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SHOOTING ANYONE WITH A BAD COLD by Rae Samuel

posted 27 Oct 2014, 09:11 by Gerry Kangalee   [ updated 27 Oct 2014, 09:12 ]
Sierra Leone's government welcomes the first batch of Cuban health-care workers who came to fight Ebola
"Cuba leads the way in Ebola response'' was the lead story on the BBC Latin American segment on Thursday "Divali' October 23, even as the head of the Red Cross/Red Crescent condemned the idea of banning flights and visitors from countries affected by the disease as panicky and non-productive. Cuba has sent in over four hundred and fifty health workers, not soldiers like Britain and the USA, soldiers who have medical training and can set up field hospitals.

The Cuban attitude is based on a principle of "we cannot see our sisters and brothers in Africa suffer and stand by with our arms folded'', a re-affirmation of their established policy of extending international solidarity from an earthquake stricken Pakistan to earthquake and cholera ravaged Haiti, where they succeeded in bringing that U.N. 'gift' under control. It is interesting to note that their President saw them off and none have been reported as asking for $million dollar insurances.

The U.N and other Western agencies have been forced to concede that the Cuban response supersedes that of other countries with much greater resources whose responses have been generally to sew panic and keep the Africans out in the hope that in a few months a vaccine can be found and sold at exorbitant profit to the affected countries..

Why has Ebola in its 38th year of discovery taken off like this? The areas primarily affected have been opened up through investments by Western capital. Go look at the movie "Blood diamond' to understand how these countries 'develop'. It is not about infrastructural development but rather 'extractive mining' something which does not require much investment in health care and other forms of social development; nor do the attendant wars help.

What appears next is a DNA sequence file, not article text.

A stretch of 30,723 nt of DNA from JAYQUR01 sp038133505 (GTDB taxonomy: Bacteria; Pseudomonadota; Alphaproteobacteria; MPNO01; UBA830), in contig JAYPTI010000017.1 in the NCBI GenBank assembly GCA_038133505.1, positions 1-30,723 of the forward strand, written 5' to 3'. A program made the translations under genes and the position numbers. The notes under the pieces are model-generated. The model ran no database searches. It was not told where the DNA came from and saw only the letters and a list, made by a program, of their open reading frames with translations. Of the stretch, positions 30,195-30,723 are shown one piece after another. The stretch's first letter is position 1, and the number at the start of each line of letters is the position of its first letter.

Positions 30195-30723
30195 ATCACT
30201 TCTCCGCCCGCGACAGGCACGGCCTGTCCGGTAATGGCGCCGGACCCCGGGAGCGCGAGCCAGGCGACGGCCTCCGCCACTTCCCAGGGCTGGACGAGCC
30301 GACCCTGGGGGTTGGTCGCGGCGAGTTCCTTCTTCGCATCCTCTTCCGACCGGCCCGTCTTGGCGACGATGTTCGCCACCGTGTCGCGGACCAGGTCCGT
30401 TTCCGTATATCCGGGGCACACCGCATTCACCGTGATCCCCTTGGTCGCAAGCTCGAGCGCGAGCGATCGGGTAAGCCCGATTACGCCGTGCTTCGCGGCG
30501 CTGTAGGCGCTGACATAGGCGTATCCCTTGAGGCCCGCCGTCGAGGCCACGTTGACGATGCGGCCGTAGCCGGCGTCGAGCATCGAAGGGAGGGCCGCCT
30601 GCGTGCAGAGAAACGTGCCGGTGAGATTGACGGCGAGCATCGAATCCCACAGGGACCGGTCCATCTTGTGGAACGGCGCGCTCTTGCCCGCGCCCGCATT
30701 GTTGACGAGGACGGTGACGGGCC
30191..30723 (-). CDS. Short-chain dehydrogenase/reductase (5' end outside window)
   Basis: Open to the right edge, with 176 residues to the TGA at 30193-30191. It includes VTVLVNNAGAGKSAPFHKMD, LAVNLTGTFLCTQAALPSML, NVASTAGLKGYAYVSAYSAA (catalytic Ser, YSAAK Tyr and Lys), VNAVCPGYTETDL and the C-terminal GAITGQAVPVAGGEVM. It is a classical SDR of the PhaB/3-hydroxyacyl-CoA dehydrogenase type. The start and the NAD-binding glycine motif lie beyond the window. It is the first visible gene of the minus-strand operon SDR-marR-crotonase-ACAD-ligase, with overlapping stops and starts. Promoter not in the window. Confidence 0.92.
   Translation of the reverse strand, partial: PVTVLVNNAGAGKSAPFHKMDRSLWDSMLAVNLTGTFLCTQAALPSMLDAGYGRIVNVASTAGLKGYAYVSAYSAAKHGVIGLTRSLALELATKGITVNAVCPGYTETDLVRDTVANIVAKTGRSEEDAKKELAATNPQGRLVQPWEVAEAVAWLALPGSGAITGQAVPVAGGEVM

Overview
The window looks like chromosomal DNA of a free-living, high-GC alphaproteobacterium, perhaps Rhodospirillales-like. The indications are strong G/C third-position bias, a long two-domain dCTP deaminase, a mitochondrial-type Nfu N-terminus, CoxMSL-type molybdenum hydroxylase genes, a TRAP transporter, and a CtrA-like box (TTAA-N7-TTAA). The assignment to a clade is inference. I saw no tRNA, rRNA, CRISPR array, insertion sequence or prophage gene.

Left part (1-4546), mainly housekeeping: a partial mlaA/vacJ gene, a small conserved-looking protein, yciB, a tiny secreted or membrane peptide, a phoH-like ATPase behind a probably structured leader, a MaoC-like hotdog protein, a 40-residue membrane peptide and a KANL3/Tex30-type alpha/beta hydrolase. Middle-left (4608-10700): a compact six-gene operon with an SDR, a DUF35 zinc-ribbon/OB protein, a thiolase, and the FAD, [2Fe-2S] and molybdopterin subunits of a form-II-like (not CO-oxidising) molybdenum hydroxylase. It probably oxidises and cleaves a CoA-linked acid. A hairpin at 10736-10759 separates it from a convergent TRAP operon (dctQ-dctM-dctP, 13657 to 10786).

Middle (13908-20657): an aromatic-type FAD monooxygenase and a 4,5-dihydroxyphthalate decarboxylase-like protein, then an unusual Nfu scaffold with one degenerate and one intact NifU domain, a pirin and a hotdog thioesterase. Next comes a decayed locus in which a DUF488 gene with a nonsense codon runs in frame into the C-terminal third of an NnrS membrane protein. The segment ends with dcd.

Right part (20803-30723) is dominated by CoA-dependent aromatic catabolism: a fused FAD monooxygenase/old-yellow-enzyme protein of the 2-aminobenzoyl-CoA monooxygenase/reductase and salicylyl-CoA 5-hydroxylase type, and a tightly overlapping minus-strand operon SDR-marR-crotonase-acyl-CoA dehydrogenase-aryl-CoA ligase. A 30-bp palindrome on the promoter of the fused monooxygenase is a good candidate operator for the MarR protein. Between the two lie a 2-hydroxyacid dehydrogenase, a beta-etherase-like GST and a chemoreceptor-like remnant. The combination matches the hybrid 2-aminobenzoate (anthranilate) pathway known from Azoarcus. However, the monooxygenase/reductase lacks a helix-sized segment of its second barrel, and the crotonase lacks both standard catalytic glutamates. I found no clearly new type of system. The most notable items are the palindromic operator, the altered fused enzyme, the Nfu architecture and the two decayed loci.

Note also Liberia is the original client state of the USA in Africa and seems to be the hardest hit.

Reading all this has cleared up for me what the Trinidad /Tobago response will be. As in Sierra Leone, the police and army will be sent in to lock down the area. Then, for a price, some privatised medical agency will go in accompanied by a choir of media induced panic: assuming by then we have not begun to shoot Nigerians or anybody with a bad cold. Entering West Shore or St. Clair Medical will prove more difficult than obtaining a U.S. visa.

On the other hand one has no doubt if the relative of a government minister or party financier fell ill that person will be sent to Cuba, or Liberia to find a Cuban doctor.

The ultimate truth is that the population does not trust Minister "Mr Kublalsingh is in perfect health'' Fuad Khan. It is a legacy of their political practices and the way they have run the country. There is a flabbiness in their responses which seem to be led by travel bans rather than visible moves which will re-assure the public.

Are we to hope, again, that God is a Trini and this will pass and let us have Carnival? We may need more, a lot more, than that this time around.
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